An alliance forged between Google and systems integrator CapGemini was the talk of the blogosphere on September 10. Many commentators are looking at the new partnership as proof that Google finally is ready to make business inroads with Google Apps Premier Edition (GAPE) -- mostly at Microsoft's expense.
To me, there are some pieces that still don't quite add up.
Price: How did CapGemini make its $10 billion in revenues in 2006? By charging for consulting, outsourcing and other related services. That's the business it is in. Google has been touting the $50 per user per year price point of GAPE as one of its main selling points. But once you add the fees for the services CapGemini provides -- procurement, installation, deployment, management and "disposal" -- that $50 will be just the tip of the iceberg in terms of what customers will pay for GAPE from CapGemini. Demand: CapGemini has signed up one customer for Google Apps Premier Edition (GAPE), according to a story in the UK Guardian. On Nick Carr's Rough Type blog, a CapGemini executive says it has signed up no customers, but is really close to finalizing a deal with an unnamed U.S. telecommunications firm. I'm sure there will be more enterprise users kicking the tires of GAPE. But when will these dabblers turn into switchers? And will they be willing to pay a premium for guaranteed 24X7 support and 99.9 percent guaranteed uptime for Gmail, among other enhancements?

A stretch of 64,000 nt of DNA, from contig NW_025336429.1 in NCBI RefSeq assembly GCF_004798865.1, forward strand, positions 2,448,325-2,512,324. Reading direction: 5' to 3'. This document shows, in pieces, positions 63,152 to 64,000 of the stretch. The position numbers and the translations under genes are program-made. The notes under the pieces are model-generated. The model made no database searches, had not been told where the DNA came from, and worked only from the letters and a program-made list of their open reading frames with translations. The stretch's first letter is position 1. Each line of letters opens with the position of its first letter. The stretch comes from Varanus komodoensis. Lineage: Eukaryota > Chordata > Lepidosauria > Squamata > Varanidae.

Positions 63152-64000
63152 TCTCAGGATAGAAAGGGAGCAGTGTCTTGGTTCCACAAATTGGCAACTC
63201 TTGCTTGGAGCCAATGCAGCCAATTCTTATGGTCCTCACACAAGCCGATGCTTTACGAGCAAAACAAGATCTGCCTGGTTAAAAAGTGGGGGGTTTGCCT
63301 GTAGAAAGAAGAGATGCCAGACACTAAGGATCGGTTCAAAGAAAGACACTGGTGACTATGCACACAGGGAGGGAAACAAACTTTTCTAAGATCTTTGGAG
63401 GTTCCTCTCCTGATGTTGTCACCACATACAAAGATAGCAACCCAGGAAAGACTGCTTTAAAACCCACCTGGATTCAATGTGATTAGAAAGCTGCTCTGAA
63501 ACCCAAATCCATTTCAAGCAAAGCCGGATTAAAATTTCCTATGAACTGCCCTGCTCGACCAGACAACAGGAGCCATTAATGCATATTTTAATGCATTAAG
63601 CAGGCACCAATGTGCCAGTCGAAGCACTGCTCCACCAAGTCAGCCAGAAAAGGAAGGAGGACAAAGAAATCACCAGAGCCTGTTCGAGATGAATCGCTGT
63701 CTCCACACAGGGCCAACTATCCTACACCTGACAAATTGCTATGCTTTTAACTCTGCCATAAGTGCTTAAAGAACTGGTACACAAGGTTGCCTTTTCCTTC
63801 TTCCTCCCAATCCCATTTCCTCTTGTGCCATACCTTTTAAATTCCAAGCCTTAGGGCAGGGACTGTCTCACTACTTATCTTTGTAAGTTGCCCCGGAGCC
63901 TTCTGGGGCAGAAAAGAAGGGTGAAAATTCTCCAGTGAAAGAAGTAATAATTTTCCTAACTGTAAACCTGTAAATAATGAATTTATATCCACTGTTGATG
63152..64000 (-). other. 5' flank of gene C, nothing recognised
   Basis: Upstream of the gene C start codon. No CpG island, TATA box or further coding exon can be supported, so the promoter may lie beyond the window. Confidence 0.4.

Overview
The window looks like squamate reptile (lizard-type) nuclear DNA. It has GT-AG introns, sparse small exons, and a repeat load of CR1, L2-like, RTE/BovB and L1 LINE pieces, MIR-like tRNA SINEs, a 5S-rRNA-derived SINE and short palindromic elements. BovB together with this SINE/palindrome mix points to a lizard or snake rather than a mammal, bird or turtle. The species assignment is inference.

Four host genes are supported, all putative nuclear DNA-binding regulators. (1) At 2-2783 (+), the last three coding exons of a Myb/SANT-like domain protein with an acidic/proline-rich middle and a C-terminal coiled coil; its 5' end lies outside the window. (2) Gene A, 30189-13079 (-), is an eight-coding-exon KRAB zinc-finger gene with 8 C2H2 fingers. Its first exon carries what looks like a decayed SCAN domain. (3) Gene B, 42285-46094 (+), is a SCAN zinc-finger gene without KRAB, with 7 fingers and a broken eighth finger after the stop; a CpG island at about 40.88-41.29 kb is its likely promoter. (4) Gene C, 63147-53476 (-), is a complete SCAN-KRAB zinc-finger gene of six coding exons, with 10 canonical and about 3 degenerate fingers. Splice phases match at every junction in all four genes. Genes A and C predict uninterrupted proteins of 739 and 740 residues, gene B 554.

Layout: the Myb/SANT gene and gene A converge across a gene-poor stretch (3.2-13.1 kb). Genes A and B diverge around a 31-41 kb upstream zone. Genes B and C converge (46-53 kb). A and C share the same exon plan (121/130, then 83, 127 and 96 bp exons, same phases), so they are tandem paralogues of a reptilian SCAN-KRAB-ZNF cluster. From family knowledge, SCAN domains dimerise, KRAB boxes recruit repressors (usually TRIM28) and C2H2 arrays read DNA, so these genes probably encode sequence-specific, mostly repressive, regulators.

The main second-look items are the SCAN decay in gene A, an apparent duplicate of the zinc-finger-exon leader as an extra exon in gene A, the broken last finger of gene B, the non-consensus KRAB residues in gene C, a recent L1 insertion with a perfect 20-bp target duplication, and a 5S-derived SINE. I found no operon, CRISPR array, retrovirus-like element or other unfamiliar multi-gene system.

Integration: Google continues to deny that it sees GAPE as a head-on competitor to Office. CapGemini execs also cite GAPE and Office as complementary, not competitive. I have yet to see anyone explain exactly how Google's own email, instant-messaging, spreadsheet, calendaring, word processing and other applications (all of which overlap with what Microsoft has) are complementary to Office. Is GAPE supposedly the "online" complement to the (mostly) offline Microsoft Office? What happens in shops where some of your customers are standardized on Office and others are standardized on GAPE?
Again, as I've said before: I would love to see Microsoft Office get some real competition. Competition would force Microsoft to be more responsive to user demands on features, pricing and more. Is GAPE -- in spite of Google and its partners' denials -- that head-to-head competitor? I still don't see it that way. Do you?